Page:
“Old Age” is Getting Older

It probably won’t come as a surprise to learn that the definition of old age has made some dramatic strides in recent years. One recent study concluded that most people define the beginning of old age to be 68 years old. Yet another study concluded that old age doesn’t get underway until the surprisingly advanced age of 80!

This study was commissioned by website PayingTooMuch, which does comparison surveys. The website asked 2,000 Britons, older than 40, which age they believe is the beginning of “old age.” The average answer the respondents gave was “80!”

The researchers asked themselves: “What prompted the respondents to give such an answer which is almost two decades older than previous generations believed?”

Perhaps delayed retirement, more active lifestyles, and the personal knowledge of many people living into their 80s gives this impression. In addition, the presence of older celebrities in the news and entertainment industry has added to the impression that old age starts much later than ever before.

Among those who do retire, this stage of life simply ain’t what it used to be.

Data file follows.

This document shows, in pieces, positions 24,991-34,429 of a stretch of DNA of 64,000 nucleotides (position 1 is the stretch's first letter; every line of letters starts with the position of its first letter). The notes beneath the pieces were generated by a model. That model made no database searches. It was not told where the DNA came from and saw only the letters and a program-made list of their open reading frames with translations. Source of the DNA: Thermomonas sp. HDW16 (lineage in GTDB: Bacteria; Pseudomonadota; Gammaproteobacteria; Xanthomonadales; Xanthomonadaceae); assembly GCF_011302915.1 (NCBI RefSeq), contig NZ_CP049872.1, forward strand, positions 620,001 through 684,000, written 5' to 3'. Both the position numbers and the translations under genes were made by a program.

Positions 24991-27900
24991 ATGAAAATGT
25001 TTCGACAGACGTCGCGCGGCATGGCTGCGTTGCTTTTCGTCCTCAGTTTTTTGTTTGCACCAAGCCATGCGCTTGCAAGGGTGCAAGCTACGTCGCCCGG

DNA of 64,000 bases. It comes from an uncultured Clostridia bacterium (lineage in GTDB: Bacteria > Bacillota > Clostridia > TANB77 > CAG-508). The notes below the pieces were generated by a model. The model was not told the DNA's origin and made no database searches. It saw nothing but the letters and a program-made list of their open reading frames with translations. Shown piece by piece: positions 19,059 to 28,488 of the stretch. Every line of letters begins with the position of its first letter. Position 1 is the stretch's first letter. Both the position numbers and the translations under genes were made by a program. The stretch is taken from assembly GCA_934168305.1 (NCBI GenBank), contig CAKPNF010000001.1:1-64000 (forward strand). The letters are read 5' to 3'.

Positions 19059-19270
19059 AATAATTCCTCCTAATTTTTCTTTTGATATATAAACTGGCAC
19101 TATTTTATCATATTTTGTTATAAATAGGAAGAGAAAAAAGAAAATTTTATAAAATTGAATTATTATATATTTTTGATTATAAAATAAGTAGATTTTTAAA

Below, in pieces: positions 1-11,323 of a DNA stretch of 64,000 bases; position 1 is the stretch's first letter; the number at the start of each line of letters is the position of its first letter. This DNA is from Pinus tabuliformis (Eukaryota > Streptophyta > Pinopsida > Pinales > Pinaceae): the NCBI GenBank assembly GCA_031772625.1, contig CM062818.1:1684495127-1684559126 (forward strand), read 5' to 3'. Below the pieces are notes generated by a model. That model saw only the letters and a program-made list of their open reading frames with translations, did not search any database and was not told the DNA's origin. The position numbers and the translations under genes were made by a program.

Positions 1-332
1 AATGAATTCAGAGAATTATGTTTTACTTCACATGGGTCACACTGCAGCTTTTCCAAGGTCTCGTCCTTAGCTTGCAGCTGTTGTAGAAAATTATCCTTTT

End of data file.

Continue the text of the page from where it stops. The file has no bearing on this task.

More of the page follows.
“For many, retirement is the start of a whole new chapter and pensioners are traveling the world, taking up new hobbies and in some cases, leading more active and exciting lifestyles than when they were younger,” a spokesman for PayingTooMuch.com said.

“Old people” simply do not nap and knit anymore. They travel and go to the gym, unless, of course, this lifestyle is out of reach financially. In Britain retirees are called “pensioners” because they draw an income, called a pension. In the USA for a growing number of older people, this simply does not happen. And retirement is being pushed back in the US as well. In 1991 only 11 percent of working people thought they would work past the age of 65. In 2013 that number was up to 36 percent, according to the Huffington Post.